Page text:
Saturday, 25 February 2017

ParkingEye scam fails. Car parked elsewhere

[Due to some unspecified google error The Prankster had to rewrite this blog]

ParkingEye attempted to scam a driver out of £85 by claiming they were parked in a car park for 18 hours.

The scam only failed when the driver proved they were parked over 15 miles away in a secure car park at work at the time.

In an amusing twist to the tale, the ANPR at the works site misread the registration, interpreting a 'F' as a '6'. Perhaps this gives a clue as to why ParkingEye's system also failed.

Prankster Note

Parking companies like to maintain the fiction that ANPR is an infallible technology, when the reality is that it is anything but.

Not all drivers have a secure car park they can use to prove they were not in a ParkingEye car park. ParkingEye play on this, and sadly have even won court cases where their clever advocates persuaded judges that ANPR technology is infallible. It is of course, not fair or just that drivers then have to pay several hundred pounds for a contravention that never even occurred.

Parking companies use ANPR to save costs of parking wardens. It is not right that they use a minimum cost solution which does not work properly and issues bogus charges. Technological solutions and failsafes do exist, and create a much fairer environment. The Marlborough Hill site in Bristol is one such example - freedom of information requests reveal that the number of charges for overstays are minimal.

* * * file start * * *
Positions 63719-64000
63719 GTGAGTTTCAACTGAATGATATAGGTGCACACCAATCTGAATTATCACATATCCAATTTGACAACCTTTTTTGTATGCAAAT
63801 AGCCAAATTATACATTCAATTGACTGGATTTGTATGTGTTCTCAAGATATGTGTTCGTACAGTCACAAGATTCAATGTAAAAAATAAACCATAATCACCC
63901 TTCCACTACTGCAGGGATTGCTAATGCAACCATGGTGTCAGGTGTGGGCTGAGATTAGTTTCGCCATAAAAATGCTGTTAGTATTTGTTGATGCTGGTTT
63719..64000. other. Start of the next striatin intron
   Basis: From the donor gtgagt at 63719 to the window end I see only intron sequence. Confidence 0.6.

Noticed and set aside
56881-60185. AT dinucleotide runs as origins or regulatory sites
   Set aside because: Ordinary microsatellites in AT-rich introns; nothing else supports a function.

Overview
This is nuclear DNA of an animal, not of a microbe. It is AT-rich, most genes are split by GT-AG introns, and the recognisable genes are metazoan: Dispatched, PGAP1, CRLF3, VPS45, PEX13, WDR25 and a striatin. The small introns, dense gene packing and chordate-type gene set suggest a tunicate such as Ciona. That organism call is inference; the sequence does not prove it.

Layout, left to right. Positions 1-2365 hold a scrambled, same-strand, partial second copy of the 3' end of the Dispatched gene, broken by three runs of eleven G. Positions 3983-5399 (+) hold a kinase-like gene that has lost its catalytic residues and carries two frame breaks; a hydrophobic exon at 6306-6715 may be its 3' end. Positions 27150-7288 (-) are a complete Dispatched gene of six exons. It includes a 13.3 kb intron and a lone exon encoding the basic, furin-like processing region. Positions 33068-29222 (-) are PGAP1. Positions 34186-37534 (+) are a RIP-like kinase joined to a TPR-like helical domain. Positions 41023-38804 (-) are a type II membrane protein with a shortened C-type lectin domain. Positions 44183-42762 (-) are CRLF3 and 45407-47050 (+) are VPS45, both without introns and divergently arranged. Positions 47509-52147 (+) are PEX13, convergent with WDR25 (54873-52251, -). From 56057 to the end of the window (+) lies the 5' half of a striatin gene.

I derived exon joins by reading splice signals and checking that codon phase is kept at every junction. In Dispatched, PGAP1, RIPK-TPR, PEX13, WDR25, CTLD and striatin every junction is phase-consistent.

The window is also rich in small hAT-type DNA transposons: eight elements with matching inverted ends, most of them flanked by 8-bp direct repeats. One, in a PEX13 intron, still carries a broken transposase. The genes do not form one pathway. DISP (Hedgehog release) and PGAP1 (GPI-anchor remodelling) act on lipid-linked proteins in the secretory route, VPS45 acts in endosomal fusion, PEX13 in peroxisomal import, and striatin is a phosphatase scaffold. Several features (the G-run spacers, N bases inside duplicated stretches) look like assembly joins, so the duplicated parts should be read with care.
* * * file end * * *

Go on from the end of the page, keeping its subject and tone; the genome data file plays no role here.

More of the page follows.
Sadly, such technology is rarely used. The Prankster believes this is because it would cut down ParkingEye's income to a point where they would not be financially viable. The Prankster is of the same mind of the Government and believes it is not fair to deliberately run a car park in a way to maximise the chances of issuing a parking charge:

Contracts should not be let on any basis that incentivises additional charges, eg ‘income from parking charge notices only

The Prankster calls for a change to the code of practice to ban the use of ANPR except on sites where a failsafe is in place.

Data Protection

It is likely that the driver, now has a valid data protection claim against ParkingEye. They have used their data in a way which is clearly not fair or lawful, which violates data principle 1.

A valid claim would appear to be in the range £250-£600.

Happy Parking

The Parking Prankster


  1. A nice irony in that the CCTV at his company car park has misread the plate, how wonderful ANPR is!

  2. And when you appeal to POPLA and request that parking eye show proof that parking eye show records, dates and times of when the cameras at the car park were checked, adjusted, calibrated, POPLA take parking eyes word that everything is working fine. and then decline your appeal.

  3. also the NTK was issued out of time for keeper liability

  4. The ANPR used by the police is not infallible. If the databases it relies on are not up-to-date, they ping innocent motorists. Also, you cannot legislate for arsey, malicious and incompetent insurance company staff.

    1. Which of course is completely irrelevant when it comes to private parking, the issue is nothing to do with databases but misreading or missing cars plates.